PROPOSALS have been submitted for a multi-million pound scheme to upgrade the transport interchange between trains, buses and taxis at Taunton Station.

Network Rail's planning application to Taunton Deane Borough Council also offers additional parking and aims to improve the connection from the station to the town centre.

The scheme would see the entrance relocated to the south side from its current position north of the underpass adjacent to the original Brunel down station.

The master plan includes alterations to form the new entrance, gate line and booking hall; a new transport interchange; improvement to the pedestrian approach to the station; new forecourt layout and paving; and a multi-storey car park.

The application is for listed building consent to alterations to the existing station buildings on Platform 2 with the addition of an extension and a formal application for planning permission is not required for the multi-storey car park.

The alterations will be to the platform supervisor's office, the adjacent store rooms, the bike shop, workshop and office to form the ticket hall and gateline leading onto Platform 2.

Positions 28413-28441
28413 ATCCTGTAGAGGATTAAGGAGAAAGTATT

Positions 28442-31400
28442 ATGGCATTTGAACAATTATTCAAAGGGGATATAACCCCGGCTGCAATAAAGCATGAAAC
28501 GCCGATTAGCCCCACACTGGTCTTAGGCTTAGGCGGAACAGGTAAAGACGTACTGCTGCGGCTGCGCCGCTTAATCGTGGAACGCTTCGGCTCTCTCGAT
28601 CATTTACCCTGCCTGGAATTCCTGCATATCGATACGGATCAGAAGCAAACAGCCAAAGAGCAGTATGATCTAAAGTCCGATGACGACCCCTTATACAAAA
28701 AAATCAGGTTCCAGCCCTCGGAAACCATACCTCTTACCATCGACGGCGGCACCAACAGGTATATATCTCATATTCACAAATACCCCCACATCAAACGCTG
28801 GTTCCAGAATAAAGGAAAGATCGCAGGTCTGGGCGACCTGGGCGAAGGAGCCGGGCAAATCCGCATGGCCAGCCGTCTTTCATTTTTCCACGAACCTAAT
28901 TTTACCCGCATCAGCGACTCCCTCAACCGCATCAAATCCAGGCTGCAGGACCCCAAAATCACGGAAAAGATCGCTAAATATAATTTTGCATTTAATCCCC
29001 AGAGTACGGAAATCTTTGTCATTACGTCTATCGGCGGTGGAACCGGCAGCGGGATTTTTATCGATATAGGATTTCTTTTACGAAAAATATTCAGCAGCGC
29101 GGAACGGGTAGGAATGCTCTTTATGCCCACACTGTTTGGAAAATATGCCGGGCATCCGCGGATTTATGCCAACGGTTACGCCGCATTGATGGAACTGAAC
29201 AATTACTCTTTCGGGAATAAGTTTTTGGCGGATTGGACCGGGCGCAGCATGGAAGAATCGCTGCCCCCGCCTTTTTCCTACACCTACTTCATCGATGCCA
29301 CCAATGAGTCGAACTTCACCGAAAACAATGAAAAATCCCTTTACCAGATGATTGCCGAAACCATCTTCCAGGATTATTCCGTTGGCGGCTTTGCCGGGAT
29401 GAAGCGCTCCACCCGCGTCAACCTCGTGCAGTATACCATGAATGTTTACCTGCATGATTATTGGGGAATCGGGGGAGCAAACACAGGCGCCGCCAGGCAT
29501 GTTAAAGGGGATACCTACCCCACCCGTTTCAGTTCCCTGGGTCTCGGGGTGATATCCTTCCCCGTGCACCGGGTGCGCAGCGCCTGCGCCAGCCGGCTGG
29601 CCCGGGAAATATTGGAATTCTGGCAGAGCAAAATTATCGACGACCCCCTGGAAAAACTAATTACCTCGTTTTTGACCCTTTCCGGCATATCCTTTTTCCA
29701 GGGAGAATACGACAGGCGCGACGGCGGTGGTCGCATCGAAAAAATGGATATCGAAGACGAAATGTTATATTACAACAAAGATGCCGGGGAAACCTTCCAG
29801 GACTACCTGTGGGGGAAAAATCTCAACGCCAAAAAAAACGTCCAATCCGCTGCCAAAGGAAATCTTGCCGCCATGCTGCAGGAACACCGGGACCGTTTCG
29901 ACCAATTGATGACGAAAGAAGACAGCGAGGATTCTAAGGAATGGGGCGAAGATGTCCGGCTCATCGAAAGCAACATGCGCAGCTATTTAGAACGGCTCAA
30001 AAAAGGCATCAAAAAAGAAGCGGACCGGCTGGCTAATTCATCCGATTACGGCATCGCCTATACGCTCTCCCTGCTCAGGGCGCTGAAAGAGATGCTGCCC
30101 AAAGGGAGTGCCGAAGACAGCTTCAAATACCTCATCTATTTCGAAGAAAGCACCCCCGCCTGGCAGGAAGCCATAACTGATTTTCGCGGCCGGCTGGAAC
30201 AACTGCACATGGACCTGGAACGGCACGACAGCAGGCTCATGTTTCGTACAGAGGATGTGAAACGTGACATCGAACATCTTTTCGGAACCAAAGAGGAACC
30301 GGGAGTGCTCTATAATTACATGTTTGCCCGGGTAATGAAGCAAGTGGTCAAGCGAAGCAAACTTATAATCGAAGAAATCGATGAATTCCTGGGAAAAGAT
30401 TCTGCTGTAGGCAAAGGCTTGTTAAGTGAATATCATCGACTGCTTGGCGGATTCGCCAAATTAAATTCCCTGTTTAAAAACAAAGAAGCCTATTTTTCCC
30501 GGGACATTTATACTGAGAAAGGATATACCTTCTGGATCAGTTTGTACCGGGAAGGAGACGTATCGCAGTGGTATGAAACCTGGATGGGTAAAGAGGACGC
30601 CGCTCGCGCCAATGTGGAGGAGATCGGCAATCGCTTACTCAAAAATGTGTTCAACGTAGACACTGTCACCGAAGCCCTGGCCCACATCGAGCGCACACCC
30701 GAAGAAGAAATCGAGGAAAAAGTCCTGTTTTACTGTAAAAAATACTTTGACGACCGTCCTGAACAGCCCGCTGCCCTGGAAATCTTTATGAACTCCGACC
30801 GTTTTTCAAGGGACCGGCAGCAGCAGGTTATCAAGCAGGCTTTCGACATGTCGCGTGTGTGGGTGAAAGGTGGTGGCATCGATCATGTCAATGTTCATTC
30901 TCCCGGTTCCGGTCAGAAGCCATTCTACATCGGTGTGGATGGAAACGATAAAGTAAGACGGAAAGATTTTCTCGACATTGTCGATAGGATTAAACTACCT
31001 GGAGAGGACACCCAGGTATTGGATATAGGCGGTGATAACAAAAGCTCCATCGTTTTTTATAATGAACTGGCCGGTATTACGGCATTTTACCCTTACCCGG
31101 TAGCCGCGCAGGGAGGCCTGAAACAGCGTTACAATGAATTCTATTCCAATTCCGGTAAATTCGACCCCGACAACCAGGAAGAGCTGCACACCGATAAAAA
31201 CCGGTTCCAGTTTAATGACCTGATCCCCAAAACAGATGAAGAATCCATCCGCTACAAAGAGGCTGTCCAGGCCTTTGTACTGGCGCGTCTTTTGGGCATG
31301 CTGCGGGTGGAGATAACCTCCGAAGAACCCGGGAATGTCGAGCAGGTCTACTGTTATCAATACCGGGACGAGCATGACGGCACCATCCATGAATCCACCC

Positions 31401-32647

There will be a new glazed entrance, replacement flat roof over the bike shop and fencing will be repositioned, along with the addition of bollards and benches.

The area will have enhanced hard and soft landscaping to improve the pedestrian approach to the station.

Network Rail and Great Western Railway have been working with the council and county highways and consulted with local people and stakeholders.

A spokesman said: "With a forecast of a 44 per cent increase in passenger numbers using Taunton Station by the end of the decade, the problems identified at the station will be exacerbated, increasing the requirement for the enhancement works and the reason funding was awarded (through a Local Enterprise Partnership)."

Taunton Station was designed by Isambard Kingdom Brunel, the chief engineer for the Great Western Railway, and opened on July 1, 1842, as the temporary terminus of the Bristol and Exeter Railway.

It was rebuilt to accommodate increasing traffic in 1868 and there was further development that resulted in the longest platform on the Gret Western in 1895.

Developments in the last century took place in the 1930s, while the island platforms were taken out of regular use in the 1960s and 70s following the closure of various branch line under the Beeching Axe, although they re-opened under privatisation.